A new study beats the opinion of the World Food Program (WFP), according to which, the drought that has been causing an unprecedented famine in the south of Madagascar for several months would be due to climate change. The World Weather Attribution (WWA) earlier mentioned poverty and natural climate variability as the main causes of this famine, which affects nearly 1.14 million people.
The World Weather Attribution (WWA), which seeks to understand the causes of extreme weather events, contradicts the position of the United Nations (UN), on the causes of the famine in southern Madagascar. In a report published in June 2021, the World Food Program (WFP) estimates that the famine that threatens nearly 1.14 million people, including 135,000 children in the south of the big island is linked to climate change. Supported in this thesis by the Malagasy authorities, led by President Andry Rajoelina, the WFP describes this situation as “the first climatic famine in the world”.
But the study published on December 2nd, 2021 by the WWA shows something else. “It is factors other than climate change that are the main causes of food insecurity in southern Madagascar,” the study notes. The 38-page document notes that the current 24-month drought period, from July 2019 to June 2021, has recorded two successive rainy season periods with a rainfall rate 60% below average. Yet it is this three-month rainy season from December to February that concentrates half of the annual rainfall. The study indicates that such a precipitation deficit has only a one in 135 chance of occurring and that this probability has not increased significantly due to climate change caused by human activities.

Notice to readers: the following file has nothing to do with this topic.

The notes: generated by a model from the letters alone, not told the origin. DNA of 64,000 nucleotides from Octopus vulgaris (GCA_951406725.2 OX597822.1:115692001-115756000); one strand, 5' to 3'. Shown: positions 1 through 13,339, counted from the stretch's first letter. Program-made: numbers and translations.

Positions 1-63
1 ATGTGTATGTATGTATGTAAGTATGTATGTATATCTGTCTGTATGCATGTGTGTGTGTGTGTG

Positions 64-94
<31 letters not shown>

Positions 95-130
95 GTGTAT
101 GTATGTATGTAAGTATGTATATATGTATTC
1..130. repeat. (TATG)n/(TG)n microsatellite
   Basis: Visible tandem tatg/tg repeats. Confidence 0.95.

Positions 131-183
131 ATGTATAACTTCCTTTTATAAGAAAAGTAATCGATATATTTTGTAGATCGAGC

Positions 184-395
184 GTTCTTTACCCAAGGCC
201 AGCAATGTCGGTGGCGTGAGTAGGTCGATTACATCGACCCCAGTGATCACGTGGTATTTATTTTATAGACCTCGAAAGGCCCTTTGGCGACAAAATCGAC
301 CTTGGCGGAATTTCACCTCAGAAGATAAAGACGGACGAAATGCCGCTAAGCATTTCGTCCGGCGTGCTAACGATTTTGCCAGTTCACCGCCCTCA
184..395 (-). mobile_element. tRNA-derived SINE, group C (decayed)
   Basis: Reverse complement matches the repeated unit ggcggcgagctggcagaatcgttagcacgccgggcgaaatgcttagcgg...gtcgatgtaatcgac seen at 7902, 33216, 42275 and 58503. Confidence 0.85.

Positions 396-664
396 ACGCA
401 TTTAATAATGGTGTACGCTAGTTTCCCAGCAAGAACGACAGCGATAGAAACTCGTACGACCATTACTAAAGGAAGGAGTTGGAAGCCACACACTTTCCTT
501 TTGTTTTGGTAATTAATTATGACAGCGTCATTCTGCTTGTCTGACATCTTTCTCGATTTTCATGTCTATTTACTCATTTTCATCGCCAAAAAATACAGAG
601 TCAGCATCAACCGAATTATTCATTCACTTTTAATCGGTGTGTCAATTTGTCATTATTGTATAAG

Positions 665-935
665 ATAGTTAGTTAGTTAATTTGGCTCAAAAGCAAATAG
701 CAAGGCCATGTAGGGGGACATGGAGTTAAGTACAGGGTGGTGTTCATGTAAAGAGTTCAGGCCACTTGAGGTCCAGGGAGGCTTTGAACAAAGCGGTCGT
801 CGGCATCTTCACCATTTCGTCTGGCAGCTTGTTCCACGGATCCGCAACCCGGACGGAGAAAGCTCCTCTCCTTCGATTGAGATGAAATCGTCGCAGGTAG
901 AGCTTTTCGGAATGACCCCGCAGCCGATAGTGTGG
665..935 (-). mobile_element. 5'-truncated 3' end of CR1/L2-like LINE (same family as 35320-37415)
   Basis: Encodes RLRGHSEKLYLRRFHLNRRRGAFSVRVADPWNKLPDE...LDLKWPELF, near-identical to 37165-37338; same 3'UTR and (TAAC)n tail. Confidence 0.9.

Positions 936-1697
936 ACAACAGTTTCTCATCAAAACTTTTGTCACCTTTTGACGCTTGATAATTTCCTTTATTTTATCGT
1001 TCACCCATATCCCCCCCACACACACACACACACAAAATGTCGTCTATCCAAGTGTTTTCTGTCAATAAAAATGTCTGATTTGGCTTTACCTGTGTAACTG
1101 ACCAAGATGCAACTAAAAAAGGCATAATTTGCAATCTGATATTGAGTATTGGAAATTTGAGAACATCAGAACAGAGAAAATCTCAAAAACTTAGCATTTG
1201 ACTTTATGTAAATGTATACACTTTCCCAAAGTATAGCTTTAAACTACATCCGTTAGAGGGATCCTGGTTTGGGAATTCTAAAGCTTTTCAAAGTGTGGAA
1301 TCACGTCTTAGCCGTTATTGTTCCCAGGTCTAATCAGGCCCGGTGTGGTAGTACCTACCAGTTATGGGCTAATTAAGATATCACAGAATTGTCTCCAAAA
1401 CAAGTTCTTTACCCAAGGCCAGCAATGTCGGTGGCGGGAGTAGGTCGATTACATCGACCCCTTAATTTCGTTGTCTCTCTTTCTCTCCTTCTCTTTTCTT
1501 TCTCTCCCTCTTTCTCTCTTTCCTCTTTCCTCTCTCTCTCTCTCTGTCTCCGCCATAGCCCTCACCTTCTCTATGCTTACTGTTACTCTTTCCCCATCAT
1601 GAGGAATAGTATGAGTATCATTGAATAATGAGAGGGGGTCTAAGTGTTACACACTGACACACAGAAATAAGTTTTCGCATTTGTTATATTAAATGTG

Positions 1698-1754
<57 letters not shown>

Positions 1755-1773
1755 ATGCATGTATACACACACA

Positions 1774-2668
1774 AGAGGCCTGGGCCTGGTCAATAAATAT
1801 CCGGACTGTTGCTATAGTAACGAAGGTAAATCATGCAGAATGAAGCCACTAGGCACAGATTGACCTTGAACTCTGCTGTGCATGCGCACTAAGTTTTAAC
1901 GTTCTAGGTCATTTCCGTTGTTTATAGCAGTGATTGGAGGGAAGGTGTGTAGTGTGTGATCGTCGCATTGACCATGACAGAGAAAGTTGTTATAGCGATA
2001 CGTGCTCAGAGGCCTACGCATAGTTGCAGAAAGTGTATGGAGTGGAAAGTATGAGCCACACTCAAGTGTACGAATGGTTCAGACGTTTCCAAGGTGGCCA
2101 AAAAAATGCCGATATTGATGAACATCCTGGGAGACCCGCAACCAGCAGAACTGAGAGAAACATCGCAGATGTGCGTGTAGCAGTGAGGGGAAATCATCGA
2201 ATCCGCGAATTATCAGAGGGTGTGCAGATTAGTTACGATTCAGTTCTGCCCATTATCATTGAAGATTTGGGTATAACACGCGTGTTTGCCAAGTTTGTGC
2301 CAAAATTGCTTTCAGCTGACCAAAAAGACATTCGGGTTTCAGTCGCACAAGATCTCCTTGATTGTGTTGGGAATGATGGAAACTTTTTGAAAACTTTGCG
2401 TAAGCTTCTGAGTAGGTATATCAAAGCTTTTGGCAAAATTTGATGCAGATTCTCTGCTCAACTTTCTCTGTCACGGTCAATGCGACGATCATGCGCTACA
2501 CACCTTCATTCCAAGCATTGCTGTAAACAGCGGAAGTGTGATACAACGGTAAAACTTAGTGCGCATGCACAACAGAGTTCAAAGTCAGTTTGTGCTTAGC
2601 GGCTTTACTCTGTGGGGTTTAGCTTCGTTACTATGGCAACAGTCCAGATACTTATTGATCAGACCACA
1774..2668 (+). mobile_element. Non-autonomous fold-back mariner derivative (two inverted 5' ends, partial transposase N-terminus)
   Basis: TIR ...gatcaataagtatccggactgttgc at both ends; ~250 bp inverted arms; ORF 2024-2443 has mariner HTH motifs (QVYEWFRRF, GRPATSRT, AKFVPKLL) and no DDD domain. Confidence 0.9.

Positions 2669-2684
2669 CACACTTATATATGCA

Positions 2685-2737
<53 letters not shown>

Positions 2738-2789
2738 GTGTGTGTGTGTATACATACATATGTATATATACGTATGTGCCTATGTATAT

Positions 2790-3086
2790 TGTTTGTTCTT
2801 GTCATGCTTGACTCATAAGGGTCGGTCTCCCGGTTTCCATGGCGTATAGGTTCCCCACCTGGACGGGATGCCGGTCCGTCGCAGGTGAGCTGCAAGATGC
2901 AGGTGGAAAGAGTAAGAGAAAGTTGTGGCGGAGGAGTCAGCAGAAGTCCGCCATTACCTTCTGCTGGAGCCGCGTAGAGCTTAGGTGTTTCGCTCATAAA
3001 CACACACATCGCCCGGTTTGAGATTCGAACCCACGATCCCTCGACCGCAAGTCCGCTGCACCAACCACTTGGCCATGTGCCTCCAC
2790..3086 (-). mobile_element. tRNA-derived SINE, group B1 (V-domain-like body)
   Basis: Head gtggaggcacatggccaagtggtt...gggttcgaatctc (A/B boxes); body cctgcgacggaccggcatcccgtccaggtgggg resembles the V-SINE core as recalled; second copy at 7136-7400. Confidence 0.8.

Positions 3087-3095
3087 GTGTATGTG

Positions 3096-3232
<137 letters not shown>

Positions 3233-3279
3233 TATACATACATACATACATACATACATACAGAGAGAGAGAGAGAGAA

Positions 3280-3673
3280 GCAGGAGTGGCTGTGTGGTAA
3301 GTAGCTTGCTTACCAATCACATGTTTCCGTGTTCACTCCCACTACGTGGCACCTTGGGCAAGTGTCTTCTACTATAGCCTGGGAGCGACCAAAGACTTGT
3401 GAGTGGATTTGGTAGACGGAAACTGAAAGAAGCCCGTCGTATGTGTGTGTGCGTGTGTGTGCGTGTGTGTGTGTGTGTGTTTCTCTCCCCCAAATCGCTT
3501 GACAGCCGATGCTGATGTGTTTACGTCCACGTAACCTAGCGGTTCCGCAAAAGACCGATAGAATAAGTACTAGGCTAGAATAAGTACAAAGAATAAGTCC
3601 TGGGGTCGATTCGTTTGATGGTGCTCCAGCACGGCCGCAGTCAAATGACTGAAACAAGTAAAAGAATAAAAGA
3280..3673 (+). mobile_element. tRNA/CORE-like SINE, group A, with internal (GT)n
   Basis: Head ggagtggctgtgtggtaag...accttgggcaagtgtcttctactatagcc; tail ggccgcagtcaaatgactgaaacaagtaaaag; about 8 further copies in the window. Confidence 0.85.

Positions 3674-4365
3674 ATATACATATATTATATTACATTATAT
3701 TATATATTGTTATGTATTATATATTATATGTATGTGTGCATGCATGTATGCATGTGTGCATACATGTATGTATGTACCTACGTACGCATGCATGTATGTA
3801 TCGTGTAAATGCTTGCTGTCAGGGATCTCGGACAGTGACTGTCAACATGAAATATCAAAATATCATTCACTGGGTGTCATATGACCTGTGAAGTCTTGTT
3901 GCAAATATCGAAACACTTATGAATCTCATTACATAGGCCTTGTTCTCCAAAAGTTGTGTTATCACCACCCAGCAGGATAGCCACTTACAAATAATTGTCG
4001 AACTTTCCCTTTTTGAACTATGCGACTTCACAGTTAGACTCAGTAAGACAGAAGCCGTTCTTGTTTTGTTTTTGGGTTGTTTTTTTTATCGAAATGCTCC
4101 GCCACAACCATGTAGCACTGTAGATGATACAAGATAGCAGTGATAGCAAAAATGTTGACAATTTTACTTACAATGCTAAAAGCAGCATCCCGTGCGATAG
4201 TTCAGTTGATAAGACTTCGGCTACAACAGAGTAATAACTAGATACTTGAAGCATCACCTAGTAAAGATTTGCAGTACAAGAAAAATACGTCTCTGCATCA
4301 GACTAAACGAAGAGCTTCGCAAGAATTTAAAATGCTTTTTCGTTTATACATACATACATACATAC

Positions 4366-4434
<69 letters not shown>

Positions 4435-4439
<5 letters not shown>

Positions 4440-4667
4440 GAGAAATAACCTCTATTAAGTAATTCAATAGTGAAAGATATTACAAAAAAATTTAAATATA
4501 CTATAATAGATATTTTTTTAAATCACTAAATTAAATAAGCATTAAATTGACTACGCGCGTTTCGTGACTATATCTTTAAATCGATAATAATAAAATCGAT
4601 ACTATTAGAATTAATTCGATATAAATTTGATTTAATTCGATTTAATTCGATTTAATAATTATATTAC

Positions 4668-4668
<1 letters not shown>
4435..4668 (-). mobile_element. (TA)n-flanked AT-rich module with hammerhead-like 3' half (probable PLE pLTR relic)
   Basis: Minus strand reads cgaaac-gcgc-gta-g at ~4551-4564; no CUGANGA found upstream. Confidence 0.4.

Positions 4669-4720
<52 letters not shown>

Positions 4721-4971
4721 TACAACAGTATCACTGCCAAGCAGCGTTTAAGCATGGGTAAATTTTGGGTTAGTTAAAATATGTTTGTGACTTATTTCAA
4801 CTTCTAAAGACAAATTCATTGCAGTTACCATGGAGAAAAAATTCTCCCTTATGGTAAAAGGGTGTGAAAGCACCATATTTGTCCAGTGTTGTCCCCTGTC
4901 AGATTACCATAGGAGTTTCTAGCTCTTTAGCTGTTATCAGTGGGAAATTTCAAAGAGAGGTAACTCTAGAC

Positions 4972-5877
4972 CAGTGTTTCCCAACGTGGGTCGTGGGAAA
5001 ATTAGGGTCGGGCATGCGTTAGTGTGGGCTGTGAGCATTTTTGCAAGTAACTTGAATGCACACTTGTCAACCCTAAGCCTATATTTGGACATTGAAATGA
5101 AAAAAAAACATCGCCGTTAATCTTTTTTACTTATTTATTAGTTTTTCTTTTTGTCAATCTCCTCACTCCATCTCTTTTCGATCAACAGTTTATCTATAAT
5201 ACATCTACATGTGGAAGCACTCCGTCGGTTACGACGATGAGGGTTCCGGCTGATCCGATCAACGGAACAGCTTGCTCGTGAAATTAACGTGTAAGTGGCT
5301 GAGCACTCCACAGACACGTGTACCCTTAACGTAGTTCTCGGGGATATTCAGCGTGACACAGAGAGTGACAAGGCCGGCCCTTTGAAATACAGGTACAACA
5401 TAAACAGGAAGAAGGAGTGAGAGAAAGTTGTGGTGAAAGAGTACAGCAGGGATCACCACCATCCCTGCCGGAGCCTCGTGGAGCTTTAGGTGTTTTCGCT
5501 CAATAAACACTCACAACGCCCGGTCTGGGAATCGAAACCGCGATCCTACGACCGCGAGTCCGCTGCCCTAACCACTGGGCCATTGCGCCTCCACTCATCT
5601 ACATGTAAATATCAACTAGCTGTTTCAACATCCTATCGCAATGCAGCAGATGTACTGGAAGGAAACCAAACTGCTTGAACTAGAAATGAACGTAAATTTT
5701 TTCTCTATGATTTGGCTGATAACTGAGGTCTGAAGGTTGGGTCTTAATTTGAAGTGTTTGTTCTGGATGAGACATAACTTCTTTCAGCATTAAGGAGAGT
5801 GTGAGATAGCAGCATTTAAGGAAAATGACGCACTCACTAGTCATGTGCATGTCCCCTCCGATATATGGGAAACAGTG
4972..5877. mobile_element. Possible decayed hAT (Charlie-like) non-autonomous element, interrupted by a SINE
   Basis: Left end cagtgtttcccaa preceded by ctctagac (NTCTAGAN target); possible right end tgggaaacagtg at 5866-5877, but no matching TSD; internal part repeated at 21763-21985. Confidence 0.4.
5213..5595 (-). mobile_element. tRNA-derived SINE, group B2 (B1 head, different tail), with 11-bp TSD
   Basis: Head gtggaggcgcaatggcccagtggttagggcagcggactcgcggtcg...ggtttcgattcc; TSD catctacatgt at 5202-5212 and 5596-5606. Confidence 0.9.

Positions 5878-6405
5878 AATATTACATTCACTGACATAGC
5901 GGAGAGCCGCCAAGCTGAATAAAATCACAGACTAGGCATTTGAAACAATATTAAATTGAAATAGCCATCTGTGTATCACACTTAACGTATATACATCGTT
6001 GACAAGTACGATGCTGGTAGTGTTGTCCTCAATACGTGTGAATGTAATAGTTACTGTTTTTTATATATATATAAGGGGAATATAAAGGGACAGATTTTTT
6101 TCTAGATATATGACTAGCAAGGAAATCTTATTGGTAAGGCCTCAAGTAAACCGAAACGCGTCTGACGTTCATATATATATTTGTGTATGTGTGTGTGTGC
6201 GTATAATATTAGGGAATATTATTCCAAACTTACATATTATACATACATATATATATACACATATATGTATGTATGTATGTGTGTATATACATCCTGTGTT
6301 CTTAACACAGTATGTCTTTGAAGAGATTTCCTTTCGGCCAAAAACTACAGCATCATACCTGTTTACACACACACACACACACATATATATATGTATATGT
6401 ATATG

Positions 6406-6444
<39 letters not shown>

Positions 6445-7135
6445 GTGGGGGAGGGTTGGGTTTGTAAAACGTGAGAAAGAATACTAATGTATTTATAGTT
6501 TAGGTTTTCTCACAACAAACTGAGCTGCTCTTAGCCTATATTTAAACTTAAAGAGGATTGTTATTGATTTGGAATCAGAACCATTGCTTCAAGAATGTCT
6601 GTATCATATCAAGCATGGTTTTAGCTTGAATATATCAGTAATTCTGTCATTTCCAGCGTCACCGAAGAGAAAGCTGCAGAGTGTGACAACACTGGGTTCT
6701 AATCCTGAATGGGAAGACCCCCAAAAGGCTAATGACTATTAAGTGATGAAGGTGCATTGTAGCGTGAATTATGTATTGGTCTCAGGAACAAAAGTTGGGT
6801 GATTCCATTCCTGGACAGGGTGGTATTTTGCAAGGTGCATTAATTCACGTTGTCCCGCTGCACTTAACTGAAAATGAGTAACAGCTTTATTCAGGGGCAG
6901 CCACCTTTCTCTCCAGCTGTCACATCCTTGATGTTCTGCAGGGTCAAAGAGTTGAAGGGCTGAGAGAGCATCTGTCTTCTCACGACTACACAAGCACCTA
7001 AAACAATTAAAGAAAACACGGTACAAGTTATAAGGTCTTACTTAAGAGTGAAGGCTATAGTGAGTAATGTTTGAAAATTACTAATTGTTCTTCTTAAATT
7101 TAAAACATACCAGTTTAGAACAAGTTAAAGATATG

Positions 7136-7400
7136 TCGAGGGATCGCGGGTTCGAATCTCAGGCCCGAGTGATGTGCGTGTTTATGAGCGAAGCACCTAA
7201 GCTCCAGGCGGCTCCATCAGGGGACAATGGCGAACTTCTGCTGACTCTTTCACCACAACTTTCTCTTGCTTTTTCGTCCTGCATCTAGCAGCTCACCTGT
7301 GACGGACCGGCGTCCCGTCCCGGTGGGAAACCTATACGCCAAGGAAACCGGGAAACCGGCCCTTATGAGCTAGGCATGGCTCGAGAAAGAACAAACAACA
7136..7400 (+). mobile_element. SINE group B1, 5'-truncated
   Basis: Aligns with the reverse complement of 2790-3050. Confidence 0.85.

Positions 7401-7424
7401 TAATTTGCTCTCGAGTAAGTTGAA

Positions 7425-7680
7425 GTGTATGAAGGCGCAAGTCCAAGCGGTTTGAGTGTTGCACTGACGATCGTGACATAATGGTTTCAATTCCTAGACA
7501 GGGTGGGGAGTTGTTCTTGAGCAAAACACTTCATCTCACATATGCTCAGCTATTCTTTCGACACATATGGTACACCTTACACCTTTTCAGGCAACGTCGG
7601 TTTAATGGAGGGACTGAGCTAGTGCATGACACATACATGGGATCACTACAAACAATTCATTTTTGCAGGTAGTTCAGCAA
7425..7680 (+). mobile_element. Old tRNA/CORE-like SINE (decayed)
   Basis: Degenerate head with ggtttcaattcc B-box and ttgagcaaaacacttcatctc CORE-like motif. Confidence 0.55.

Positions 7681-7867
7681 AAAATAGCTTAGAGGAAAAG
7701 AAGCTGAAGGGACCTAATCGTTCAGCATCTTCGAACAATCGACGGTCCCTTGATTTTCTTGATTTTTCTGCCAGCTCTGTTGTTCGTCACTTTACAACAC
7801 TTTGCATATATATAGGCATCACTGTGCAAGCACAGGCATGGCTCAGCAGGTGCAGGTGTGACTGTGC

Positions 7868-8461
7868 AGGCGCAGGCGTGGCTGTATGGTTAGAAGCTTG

Thus, for the WWA research team, the main reasons for the famine in southern Madagascar are the vulnerability of the populations, whose main activity, agriculture, is highly dependent on rainfall. And by extension, the researchers note the natural variability of the climate.
However, we must not give up in the face of climate change
However, climate change cannot be totally dissociated from the famine in southern Madagascar. For all extreme events, “climate change is a factor among others, sometimes important, sometimes small, sometimes zero,” explains Friederike Otto of Oxford University (United Kingdom), one of the authors of the study. But for the case of Madagascar, the researchers specify that the expected increase in the intensity of droughts under the influence of global warming should only occur from +2 ° C compared to the pre-industrial era. However, for the moment, the global warming level is about 1.1°C.
In this context, the emergency remains on improving the climate resilience of the populations of southern Madagascar. And to meet this need, 231 million dollars are required by May 2022 according to WFP estimates.